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David Bailey: “I like George Osborne. He makes sense to me”

The photographer on politics, the East End and his time as a debt collector.

How did you develop an interest in photography?

My first inspiration was finding out about Picasso. I used to draw and paint as a teenager, but my mother had a box Brownie camera. I started taking pictures because I wanted to take a picture of me looking like Chet Baker.

Up until I was 17 I did all sort of jobs, my last job being a bad debt collector on the Isle of Dogs. I was a gofer for Mickey Fox, a well-known boxing referee, in the East End. I then joined the air force and spent two years in Malaysia and Singapore.

It wasn’t until I saw a picture by Henri Cartier-Bresson that I started considering photography artistic. I liked the idea that a picture could come out of nothing. I used to pawn my camera so I could pay for the film.

You grew up in the East End. Has that part of London changed much, to you?

Yes, of course it has, it’s all gone.

I was born in Leytonstone; my mother was a real cockney, born in Bow. When I was about three and a half, the house next door was bombed. The first memory I have is of walking on glass, and I seemed to have been walking on glass until 1948.

I’ve been working on three books about the East End – one on the Sixties, another on the Eighties, and a third about now which includes 250 images, from which we’ve pulled 50 or 60 for Newham Council to be exhibited in the Royal Docks.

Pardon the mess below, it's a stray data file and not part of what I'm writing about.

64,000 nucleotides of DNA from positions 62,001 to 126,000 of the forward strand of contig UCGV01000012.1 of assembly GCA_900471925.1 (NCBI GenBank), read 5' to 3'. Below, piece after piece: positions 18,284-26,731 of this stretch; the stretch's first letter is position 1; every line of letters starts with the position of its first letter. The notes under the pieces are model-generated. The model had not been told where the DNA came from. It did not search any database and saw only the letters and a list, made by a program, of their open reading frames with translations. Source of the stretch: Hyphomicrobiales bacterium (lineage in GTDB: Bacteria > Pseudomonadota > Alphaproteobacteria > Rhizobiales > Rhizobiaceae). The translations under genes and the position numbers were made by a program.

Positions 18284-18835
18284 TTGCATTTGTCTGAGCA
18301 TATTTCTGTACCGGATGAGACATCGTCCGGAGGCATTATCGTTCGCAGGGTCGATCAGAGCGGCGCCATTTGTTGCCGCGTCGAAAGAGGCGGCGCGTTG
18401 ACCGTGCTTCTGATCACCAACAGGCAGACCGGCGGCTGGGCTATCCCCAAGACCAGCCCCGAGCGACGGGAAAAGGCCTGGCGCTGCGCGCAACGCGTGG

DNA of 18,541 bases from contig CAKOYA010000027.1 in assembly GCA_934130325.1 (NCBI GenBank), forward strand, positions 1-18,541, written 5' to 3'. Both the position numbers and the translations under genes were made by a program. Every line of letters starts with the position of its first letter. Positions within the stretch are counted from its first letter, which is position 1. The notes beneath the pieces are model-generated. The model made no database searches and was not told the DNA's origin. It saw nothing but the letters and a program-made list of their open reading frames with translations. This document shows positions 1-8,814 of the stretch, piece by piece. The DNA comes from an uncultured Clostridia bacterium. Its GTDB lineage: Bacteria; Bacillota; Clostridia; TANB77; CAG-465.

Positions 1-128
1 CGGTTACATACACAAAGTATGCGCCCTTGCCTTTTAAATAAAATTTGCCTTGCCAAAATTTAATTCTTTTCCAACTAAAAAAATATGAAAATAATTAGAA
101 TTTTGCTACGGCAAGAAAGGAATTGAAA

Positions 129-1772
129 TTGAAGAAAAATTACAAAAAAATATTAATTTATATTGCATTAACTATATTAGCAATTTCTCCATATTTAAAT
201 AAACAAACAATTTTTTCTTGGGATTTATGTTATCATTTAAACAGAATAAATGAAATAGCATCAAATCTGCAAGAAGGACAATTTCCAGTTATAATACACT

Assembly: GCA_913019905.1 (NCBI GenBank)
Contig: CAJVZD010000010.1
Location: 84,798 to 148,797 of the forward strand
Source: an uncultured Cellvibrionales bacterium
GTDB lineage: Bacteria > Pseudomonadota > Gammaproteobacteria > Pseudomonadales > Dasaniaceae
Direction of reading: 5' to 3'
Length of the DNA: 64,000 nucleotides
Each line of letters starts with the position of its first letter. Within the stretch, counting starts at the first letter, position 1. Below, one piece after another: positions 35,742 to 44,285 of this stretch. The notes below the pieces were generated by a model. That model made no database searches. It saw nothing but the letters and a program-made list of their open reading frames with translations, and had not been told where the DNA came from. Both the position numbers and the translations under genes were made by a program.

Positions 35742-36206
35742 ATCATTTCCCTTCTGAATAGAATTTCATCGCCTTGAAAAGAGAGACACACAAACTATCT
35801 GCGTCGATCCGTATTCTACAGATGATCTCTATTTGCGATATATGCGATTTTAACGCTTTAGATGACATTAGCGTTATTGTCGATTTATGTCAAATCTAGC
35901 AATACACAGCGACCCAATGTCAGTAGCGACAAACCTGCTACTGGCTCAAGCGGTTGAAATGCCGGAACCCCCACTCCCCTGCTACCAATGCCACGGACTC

You’re 74 now. Do you feel that age affects creativity?

I’m probably more creative now because time is running out. You have to get a move on; you don’t get distracted by sex so much, or women. It’s easier to be creative because you’ve got all the tools.

Education is nothing. You can’t [change] somebody who is stupid. You can send them to university for three years, but they’re only ever educated, they aren’t intelligent. Education is political, it’s about politicians making themselves feel better about themselves. Why would I need a degree in literature to be a plumber? Einstein said: “Imagination is more important than knowledge.” The only thing you can’t teach someone at art school is about art, because it has to come from inside.

You’ve spent a lot of your life photographing women. You obviously have a great knowledge of the opposite sex.

I certainly prefer the company of women, yes.

Is photography a craft, or an art form?